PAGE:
I will reflect and deliberate on what I have learned.  I will not jump to conclusions, be hasty with others and give in to prejudice or emotions.  In this way, I will find where to best use my skills and abilities.

I will tell the truth about what I know.  Integrity and sincerity will be important to me in all my relationships.

I will not hide my ideas and feelings.  I will not be afraid of debate and discussion.  I can influence others with my opinions, just as others have a right to share their ideas and feelings with me.  What we all do together, many times, is more important than what I can do alone. Listening is a valuable skill that I will learn.

I will use my powers wisely.  I will try to leave the world a better place for my having been alive.

I will try hard to make the most of my life.  I am nobody’s fool and nobody’s victim.

I will not be afraid.  I will learn self-control and come to be self-reliant.

I will care about others.  There is already enough hurt in the world.  I will not add more, if I can help it.

I will find happiness not in money, but in doing what is right.  Money is only a convenience.  Doing what is right makes me a real person.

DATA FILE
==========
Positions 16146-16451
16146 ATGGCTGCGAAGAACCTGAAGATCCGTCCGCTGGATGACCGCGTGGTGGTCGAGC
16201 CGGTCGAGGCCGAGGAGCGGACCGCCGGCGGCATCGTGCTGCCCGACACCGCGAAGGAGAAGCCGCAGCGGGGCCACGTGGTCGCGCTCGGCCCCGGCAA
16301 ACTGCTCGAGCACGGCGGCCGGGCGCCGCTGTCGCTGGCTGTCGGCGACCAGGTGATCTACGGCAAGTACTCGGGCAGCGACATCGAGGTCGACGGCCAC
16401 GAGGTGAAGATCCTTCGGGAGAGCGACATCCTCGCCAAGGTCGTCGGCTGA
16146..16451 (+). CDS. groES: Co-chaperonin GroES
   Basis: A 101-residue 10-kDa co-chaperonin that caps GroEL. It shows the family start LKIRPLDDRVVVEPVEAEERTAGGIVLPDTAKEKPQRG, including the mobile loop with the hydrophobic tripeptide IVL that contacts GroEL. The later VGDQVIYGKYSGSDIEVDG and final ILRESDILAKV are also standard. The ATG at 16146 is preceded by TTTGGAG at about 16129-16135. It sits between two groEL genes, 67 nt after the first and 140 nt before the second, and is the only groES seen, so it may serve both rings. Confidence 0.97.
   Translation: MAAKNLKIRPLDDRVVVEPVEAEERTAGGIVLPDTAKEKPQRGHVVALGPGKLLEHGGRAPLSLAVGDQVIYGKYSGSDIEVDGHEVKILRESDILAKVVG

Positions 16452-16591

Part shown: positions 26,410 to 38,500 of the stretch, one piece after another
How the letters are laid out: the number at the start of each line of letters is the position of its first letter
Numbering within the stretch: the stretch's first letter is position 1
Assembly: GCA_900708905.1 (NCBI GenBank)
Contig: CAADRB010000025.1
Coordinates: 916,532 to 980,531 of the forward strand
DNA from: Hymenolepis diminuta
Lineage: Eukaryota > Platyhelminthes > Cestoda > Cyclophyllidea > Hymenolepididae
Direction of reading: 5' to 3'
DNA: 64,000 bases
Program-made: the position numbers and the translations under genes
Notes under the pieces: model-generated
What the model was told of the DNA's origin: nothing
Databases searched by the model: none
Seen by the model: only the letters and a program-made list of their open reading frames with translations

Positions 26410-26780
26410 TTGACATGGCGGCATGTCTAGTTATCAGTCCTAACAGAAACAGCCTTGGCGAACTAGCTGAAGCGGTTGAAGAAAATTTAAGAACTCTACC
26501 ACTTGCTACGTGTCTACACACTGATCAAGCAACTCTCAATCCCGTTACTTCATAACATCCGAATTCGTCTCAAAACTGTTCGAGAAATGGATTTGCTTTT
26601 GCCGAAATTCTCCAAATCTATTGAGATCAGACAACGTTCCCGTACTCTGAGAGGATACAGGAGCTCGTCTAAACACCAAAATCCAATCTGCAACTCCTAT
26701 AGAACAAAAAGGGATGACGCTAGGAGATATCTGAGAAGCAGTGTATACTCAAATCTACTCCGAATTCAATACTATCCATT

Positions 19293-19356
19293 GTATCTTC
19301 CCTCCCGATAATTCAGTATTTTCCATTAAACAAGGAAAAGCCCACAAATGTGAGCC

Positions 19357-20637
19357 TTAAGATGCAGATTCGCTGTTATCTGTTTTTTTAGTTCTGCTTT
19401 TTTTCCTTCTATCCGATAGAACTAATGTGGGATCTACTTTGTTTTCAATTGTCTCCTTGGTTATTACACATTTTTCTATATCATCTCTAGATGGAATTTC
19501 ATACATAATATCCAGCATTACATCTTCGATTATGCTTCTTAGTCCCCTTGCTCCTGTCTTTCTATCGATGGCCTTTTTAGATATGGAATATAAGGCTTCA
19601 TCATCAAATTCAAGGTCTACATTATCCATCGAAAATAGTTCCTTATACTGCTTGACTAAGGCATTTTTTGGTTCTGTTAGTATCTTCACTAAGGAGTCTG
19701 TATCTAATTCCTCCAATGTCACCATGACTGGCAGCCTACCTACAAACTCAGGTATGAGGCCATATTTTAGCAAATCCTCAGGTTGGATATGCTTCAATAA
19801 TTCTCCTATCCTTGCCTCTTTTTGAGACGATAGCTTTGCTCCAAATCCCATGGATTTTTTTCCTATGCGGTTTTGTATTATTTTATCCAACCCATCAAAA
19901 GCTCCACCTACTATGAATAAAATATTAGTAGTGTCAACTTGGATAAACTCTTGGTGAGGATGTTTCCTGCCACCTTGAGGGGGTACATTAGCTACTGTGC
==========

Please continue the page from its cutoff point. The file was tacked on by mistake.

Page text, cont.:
I will be thankful for all the good that I experience and brave in times of difficulty and frustration.  Happiness doesn’t come every day.  Bad things happen more than we want, but there is good to receive and to appreciate as a reminder that our lives are not lost or hopeless. Despair, however, undermines our ability to do good and to be happy.

Thus, a citizen is self-empowered to be a friend.  The office of a friend is most necessary for the well-being of community.  It is the bond that sustains relationships through strife and adversity. The capacity to be a friend provides for the internal moral vindication of each person and thereby sustains, in psychological comfort, each person, as they confront the ups and downs of fortune.  Aristotle considered that friendliness is the most robust form of justice, balancing judgment and grace.  The best friendships bring forth love and trust, which promote the highest quality of community, where simultaneously and reciprocally, individuals are honored for who they are and community efforts thrive.